Minnesota Democrats Could Endure 1st Cycle with 2 Open US House Seats

Only 13 Democratic U.S. Representatives in state party history have opted not to run for reelection – no two in the same cycle

A report published last Tuesday in National Journal on Minnesota’s 2018 congressional races (“Why House Democrats Could Have a Minnesota Problem”) examined how the DFL might be tasked to field strong nominees in order to hold three competitive districts in the state – each carried by Donald Trump last November.

With rumors still swirling of possible Tim Walz (pictured) and Rick Nolan gubernatorial bids and the always looming chatter of Collin Peterson retiring from politics, the party could have open seats in the 1st, 7th, and 8th congressional districts next year.

As Smart Politics has previously documented, it has been rare for sitting DFL U.S. House members to run for higher office – particularly governor – and, as such, cycles in which even one DFLer exits the U.S. House on their own terms have been uncommon occurrences over the decades.

But what about cycles in which multiple DFL-held seats have been simultaneously open in an election cycle?

Smart Politics examined the 35 exits from the U.S. House by Democratic and DFL Minnesota U.S. Representatives since statehood and found that there has not been a single cycle in which two sitting members from the party decided not to run for reelection.  

Of the nearly three-dozen Democrats and DFLers who previously served in the U.S. House,  more than half – 18 – exited the chamber by losing in the general election:

  • 1859: Freshman Democrat James Cavanaugh (at-large)
  • 1880: Freshman Democrat Henry Poehler (2nd CD)
  • 1888: Freshman Democrat Thomas Wilson (1st CD)
  • 1888: Freshman Democrat John McDonald (3rd CD)
  • 1888: Freshman Democrat Edmund Rice (4th CD)
  • 1892: Freshman Democrat William Harries (1st CD)
  • 1892: Freshman Democrat James Castle (4th CD)
  • 1894: Two-term Democrat Osee Hall (3rd CD)
  • 1894: Freshman Democrat Melvin Baldwin (6th CD)
  • 1940: Three-term Democrat Elmer Ryan (2nd CD)
  • 1946: Freshman DFLer Frank Starkey (4th CD)
  • 1958: Two-term DFLer Coya Knutson (9th CD)
  • 1960: Six-term DFLer Roy Wier (3rd CD)
  • 1966: Two-term DFLer Alec Olson (6th CD)
  • 1992: Five-term DFLer Gerry Sikorski (6th CD)
  • 2000: Four-term DFLer David Minge (2nd CD)
  • 2002: Four-term DFLer Bill Luther (2nd CD)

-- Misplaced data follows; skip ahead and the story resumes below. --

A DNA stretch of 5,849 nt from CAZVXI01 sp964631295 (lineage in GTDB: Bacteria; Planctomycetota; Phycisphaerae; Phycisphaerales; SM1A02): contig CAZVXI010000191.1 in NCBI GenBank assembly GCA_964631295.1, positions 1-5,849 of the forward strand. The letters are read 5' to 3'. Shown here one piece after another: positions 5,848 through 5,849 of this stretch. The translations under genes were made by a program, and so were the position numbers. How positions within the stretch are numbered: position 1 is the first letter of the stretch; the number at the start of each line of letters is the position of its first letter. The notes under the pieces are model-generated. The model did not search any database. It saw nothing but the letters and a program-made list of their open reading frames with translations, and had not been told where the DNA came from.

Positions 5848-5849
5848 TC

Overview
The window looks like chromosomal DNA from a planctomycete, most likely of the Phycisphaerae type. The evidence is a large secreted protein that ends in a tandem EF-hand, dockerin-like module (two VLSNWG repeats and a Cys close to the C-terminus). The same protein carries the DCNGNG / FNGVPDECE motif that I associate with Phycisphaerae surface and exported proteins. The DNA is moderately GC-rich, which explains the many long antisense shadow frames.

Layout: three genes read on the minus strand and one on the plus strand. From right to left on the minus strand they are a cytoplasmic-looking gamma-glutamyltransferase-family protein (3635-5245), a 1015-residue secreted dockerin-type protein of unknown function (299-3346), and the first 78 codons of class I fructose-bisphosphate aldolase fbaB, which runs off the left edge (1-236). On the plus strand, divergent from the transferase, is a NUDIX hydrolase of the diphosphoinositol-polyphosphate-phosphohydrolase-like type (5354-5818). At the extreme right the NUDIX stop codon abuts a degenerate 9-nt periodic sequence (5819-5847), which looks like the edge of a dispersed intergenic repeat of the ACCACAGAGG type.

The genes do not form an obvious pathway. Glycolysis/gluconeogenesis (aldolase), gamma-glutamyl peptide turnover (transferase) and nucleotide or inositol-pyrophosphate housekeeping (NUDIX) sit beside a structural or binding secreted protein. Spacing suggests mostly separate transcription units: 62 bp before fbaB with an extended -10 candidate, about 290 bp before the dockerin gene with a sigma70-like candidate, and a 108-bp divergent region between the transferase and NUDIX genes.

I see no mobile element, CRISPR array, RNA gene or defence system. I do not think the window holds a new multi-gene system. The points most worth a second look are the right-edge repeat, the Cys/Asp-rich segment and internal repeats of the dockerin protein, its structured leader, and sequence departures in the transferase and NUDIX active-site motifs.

• 2010: 18-term DFLer Jim Oberstar (8th CD)

Three other Democratic U.S. Representatives died in office (Carl Van Dyke in 1919, William Gallagher in 1944, Bruce Vento in 2000) while one resigned mid-term (Bob Bergland, to become U.S. Secretary of Agriculture under Jimmy Carter).

That leaves just 13 Democratic or DFL U.S. Representatives who did not run for reelection – none of whom did so in the same cycle, and often a decade or two apart:

  • 1859: Freshman Democrat William Phelps (at-large)
  • 1870: Freshman Democrat Eugene Wilson (2nd CD)
  • 1904: Four (nonconsecutive)-term GOPer-turned-Democrat John Lind (5th CD)
  • 1914: Four-term Democrat Winfield Hammond (2nd CD)
  • 1934: Freshman Democrat Einar Hoidale (at-large)
  • 1958: Five-term DFLer Eugene McCarthy (4th CD)
  • 1962: Seven-term DFLer Fred Marshall (6th CD)
  • 1974: 14-term DFLer John Blatik (8th CD)
  • 1976: Nine-term DFLer Joseph Karth (4th CD)
  • 1978: Eight-term DFLer Don Fraser (5th CD)
  • 1980: Three-term DFLer Rick Nolan (6th CD)
  • 1994: Six-term DFLer Tim Penny (1st CD)
  • 2006: 14-term DFLer Martin Sabo (5th CD)

Over the decades, there have been more than twice as many Republicans to serve in the U.S. House from the Gopher State (80+) than Democrats.

The last cycle in which two GOPers opted to not run for reelection was after Watergate in 1974 when Ancher Nelsen and John Zwach (the last alphabetical entry in the Biographical Directory of the United States Congress) retired after their eighth and fourth terms respectively.

The DFL almost had a vacant seat this cycle when 5th CD Congressman Keith Ellison narrowly lost in his bid for DNC chair. Had he won, of course, a special election would have been conducted with the winner – presumably a Democrat in the Minneapolis-based district – likely to have run for reelection in 2018.

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